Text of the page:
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CR (202) 616-2765 TDD (202) 514-1888

FORT LAUDERDALE REACHES SETTLEMENT WITH JUSTICE DEPARTMENT TO ENSURE 9-1-1 SERVICES FOR PERSONS WHO ARE DEAF WASHINGTON, D.C. -- People who are deaf, hard of hearing, or who have speech impairments will be able to communicate effectively with 9-1-1 emergency operators in Fort Lauderdale, under a settlement reached today between the city and the Department of Justice. The settlement agreement resolves a complaint filed under the Americans with Disabilities Act (ADA) alleging that a woman who is deaf tried to summon police twice using a telecommunications device for the deaf, or TDD. She failed to receive a response from the police either time due in part to a lack of TDDs at the calltakers' positions. People who use TDDs type their conversations on their end and their words are read by the receiving party who also must have a TDD to read the conversation and respond. "This settlement will ensure that calls to 9-1-1 by people who are deaf, hard of hearing, or who have speech impairments will no longer go unanswered in Fort Lauderdale," said Assistant Attorney General for Civil Rights Deval L. Patrick. "A 9-1-1 call may mean the difference between life and death. Access to 9-1-1 services has been a serious problem for millions of Americans who are deaf, hard of hearing or who have speech impairments." The ADA prohibits discrimination against persons with disabilities. Title II of the ADA requires counties and cities to ensure that their telephone emergency services, including 9-1-1 services, provide direct access to individuals who use TDDs. Under the settlement, the city has agreed to modify its current practices to ensure that the services provided to individuals who use TDDs are as effective as those provided to others. The city has also agreed to install a minimum of one TDD at each of two consoles, for a total of at least four TDDs. The city has also agreed to implement a public education program to promote the use of 9-1-1 by individuals who use TDDs. take several actions to ensure effective handling of TDD calls in their separate county 9-1-1 system. On February 21, 1995, the Department of Justice sent a letter to the County stating that the complaint against the County had been resolved because of the actions that had been or would soon be taken, including improvements to their new 9-1-1 system. "Fort Lauderdale and Broward County have taken positive steps toward eliminating discrimination against individuals with disabilities," noted Patrick. "Individuals with disabilities have been paying for access to these services for many years, and it is time that this access is provided." The Justice Department can seek relief in federal court if the city fails to comply with the terms of the agreement. # # # 95-110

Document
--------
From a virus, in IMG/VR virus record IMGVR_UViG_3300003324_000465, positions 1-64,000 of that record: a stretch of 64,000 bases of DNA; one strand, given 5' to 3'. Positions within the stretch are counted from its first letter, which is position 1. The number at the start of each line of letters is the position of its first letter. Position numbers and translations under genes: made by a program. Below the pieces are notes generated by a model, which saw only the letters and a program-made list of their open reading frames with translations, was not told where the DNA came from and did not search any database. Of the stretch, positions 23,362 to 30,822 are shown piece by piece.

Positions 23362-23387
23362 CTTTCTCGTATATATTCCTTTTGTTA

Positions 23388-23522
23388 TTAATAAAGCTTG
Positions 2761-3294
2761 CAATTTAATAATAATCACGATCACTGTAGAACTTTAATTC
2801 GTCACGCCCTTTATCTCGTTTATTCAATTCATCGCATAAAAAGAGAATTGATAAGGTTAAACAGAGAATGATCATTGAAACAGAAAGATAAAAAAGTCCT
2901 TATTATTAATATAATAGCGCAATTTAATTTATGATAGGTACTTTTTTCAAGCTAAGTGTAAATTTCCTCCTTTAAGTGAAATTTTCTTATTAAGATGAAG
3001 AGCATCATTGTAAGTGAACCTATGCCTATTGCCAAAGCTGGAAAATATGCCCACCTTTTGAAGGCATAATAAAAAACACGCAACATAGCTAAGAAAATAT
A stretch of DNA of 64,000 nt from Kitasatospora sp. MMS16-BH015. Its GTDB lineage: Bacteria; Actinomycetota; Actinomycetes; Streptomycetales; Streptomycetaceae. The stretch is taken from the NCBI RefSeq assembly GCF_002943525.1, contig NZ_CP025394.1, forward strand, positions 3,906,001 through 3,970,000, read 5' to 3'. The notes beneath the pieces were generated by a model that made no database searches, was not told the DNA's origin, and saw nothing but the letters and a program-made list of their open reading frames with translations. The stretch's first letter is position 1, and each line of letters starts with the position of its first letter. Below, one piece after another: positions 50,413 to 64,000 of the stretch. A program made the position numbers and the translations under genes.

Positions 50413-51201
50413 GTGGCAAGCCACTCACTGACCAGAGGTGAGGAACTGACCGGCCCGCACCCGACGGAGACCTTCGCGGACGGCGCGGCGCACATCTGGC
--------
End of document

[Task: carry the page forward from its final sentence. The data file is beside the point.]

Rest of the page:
In a related matter, Broward County has recently agreed to